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Education students ditch traditional classrooms to work with children in specialty areas


April 16, 2013

Most word association games typically would link “teacher” with “classroom.” But the Educational Studies program at ASU's Mary Lou Fulton Teachers College transports students beyond the traditional school setting to work with children and youth, as well as adults, in careers customized to fit their own interests.

Five new areas of emphasis recently announced for fall 2013 include Environmental Education, Physical Activity and Sport Coaching, Learning Outside of School, Early Childhood, and Games and Impact.

"This program prepares our students to become leaders and make a difference for children and youth in communities,” said Martha Cocchiarella, assistant division director and assistant clinical professor. “It is endless the multitude of experiences our students gain through their coursework and service learning experiences. It is a win-win situation for all: children, youth, parents, community leaders and our students."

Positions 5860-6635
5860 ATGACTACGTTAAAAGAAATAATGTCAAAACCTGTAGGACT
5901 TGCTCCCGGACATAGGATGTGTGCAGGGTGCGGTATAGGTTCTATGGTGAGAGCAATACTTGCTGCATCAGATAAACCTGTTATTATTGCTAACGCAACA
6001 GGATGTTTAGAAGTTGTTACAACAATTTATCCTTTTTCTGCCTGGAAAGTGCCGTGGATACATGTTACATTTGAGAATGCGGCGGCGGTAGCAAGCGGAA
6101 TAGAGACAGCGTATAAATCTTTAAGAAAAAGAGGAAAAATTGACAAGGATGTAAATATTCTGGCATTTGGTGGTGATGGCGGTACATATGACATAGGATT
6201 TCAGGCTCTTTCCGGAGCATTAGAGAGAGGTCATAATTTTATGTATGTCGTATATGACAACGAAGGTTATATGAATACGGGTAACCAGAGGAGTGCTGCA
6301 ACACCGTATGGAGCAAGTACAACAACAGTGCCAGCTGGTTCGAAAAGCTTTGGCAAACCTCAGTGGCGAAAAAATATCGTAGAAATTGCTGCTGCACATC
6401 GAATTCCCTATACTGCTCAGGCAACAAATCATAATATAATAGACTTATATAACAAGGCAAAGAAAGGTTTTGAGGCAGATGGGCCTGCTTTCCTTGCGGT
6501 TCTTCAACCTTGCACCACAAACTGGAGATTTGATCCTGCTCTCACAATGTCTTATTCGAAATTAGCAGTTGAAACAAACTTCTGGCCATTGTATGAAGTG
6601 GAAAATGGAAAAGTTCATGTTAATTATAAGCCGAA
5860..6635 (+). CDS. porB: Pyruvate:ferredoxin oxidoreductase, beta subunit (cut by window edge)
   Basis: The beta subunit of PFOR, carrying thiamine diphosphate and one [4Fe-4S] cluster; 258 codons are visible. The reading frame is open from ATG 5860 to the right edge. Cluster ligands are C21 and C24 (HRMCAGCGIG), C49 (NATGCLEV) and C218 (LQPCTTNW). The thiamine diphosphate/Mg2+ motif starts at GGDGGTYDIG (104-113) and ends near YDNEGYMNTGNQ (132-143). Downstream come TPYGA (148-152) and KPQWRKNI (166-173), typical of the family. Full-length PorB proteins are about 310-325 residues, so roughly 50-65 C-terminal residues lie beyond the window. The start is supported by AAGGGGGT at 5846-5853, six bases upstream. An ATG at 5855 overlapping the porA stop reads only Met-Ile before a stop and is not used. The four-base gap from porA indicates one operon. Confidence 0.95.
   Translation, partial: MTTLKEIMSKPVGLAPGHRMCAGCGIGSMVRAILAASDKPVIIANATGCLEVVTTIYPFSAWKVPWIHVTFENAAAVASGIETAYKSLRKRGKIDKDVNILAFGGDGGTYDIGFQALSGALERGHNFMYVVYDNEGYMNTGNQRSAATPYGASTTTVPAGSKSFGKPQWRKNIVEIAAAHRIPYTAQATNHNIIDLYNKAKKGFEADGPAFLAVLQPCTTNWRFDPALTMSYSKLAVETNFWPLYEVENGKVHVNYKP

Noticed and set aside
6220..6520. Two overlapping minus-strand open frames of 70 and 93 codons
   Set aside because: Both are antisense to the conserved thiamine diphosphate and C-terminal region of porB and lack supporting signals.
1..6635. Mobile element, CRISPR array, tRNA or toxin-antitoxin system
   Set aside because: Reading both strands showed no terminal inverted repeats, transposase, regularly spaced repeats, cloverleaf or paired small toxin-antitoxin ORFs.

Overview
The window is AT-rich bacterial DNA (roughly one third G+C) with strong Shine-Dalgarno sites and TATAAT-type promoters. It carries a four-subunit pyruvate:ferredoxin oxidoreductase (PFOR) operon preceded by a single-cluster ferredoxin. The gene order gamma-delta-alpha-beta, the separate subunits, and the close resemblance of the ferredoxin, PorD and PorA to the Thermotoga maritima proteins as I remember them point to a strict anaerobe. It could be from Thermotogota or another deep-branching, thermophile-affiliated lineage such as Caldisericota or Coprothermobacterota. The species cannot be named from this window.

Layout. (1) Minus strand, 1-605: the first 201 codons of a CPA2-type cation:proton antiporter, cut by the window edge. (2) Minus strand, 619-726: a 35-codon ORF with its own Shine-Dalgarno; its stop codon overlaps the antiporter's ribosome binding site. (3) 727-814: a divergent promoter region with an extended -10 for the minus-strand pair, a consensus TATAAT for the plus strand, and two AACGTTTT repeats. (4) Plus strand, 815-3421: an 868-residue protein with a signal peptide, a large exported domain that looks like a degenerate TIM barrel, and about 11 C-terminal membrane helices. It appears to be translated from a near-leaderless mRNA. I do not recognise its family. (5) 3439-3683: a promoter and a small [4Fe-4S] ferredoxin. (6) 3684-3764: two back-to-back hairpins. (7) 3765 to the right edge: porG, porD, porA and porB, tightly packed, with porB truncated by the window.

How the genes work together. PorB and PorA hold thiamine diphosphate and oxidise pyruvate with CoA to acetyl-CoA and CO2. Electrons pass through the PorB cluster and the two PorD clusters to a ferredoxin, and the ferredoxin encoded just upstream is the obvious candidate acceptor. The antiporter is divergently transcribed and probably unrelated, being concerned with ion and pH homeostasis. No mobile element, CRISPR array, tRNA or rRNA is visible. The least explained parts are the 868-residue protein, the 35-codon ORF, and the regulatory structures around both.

The Educational Studies program provides students with a strong general foundation through research and discussion of current issues in education, educational psychology, child development and education best practices. The area of emphasis a student selects is augmented by four semesters of service learning experience. More information is available at http://education.asu.edu/programs/view/bachelor-of-arts-in-educational-studies